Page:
Inside the busiest month on record for drone strikes

The news that the latest chief of al-Qaeda in Afghanistan and Pakistan may have been killed in a drone strike in North Waziristan a few days ago is starting to seep over the world’s news sites, and today’s Wall Street Journal led with the story that this month’s 21 drone strikes were aimed at disrupting ...

Bonny Schoonakker/AFP/Getty Images
Bonny Schoonakker/AFP/Getty Images
Bonny Schoonakker/AFP/Getty Images

The news that the latest chief of al-Qaeda in Afghanistan and Pakistan may have been killed in a drone strike in North Waziristan a few days ago is starting to seep over the world's news sites, and today's Wall Street Journal led with the story that this month's 21 drone strikes were aimed at disrupting an alleged plot to attack targets in France, Germany, and the U.K.

This has been the busiest month on record for the drones, which target militants in Pakistan's tribal areas -- the next closest in terms of the frequency of the strikes was January 2010, with 12, following an attack on a CIA base in Afghanistan's Khost province. By our calculations, this month's attacks have killed at least 90 people described as militants in reliable press accounts. If Sheikh Al-Fateh was indeed killed by a drone strike, he would be the tenth militant leader to be felled this year, and the 15th under the Obama administration.

More facts about the drone strikes, as reported: This year, 66 of the 75 drone strikes have been in North Waziristan, which is a hotbed of militants affiliated with a range of groups such as the Haqqani network, al-Qaeda, and the Tehrik-i-Taliban Pakistan. Eight were in South Waziristan, and one was reported in Kurram.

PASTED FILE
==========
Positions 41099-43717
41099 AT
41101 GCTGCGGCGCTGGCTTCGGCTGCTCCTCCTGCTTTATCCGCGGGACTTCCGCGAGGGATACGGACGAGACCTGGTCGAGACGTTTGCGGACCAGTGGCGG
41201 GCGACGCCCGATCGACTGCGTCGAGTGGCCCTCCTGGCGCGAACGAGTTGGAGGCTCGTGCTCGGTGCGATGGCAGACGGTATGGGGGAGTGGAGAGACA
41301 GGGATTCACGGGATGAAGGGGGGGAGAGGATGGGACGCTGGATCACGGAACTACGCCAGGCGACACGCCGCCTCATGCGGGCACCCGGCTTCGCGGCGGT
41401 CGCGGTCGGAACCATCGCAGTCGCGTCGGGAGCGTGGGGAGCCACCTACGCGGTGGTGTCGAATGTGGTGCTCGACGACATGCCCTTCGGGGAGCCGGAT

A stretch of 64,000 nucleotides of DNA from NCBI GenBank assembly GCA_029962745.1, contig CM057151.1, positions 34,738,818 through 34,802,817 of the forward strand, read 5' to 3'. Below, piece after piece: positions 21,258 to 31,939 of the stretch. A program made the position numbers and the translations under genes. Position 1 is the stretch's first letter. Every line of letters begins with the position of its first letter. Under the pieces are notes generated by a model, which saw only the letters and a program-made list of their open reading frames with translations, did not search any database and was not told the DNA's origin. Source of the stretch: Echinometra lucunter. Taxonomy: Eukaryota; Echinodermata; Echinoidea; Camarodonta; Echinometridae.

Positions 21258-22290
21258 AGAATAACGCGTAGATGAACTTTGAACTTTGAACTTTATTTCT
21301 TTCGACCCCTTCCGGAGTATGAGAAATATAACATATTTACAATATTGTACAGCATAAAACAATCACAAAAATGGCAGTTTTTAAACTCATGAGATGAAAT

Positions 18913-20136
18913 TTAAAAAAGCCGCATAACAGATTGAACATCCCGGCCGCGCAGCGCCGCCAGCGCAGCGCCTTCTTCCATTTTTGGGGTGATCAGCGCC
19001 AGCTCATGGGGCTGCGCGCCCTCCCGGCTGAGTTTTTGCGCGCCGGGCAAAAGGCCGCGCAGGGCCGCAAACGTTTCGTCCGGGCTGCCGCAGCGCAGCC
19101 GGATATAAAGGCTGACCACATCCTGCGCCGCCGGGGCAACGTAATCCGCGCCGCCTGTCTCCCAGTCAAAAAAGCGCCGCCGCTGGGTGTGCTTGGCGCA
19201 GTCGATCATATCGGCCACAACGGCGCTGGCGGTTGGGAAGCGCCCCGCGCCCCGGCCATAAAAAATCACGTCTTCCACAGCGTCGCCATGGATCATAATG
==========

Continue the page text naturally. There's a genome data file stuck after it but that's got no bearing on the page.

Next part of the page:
The news that the latest chief of al-Qaeda in Afghanistan and Pakistan may have been killed in a drone strike in North Waziristan a few days ago is starting to seep over the world’s news sites, and today’s Wall Street Journal led with the story that this month’s 21 drone strikes were aimed at disrupting an alleged plot to attack targets in France, Germany, and the U.K.

This has been the busiest month on record for the drones, which target militants in Pakistan’s tribal areas — the next closest in terms of the frequency of the strikes was January 2010, with 12, following an attack on a CIA base in Afghanistan’s Khost province. By our calculations, this month’s attacks have killed at least 90 people described as militants in reliable press accounts. If Sheikh Al-Fateh was indeed killed by a drone strike, he would be the tenth militant leader to be felled this year, and the 15th under the Obama administration.

More facts about the drone strikes, as reported: This year, 66 of the 75 drone strikes have been in North Waziristan, which is a hotbed of militants affiliated with a range of groups such as the Haqqani network, al-Qaeda, and the Tehrik-i-Taliban Pakistan. Eight were in South Waziristan, and one was reported in Kurram.

One thing seems relatively certain: with the Pakistani military unwilling or unable to carry out major military operations in North Waziristan; Pakistani officials decrying NATO helicopter strikes just over the Pakistani border; and General Petraeus wanting to "turn up the heat on the safe havens," the drone strikes will continue.


View U.S. drone strikes in Pakistan in a larger map >

For more on drones, see our report: The Year of the Drone: An Analysis of U.S. Drone Strikes in Pakistan, 2004-2010

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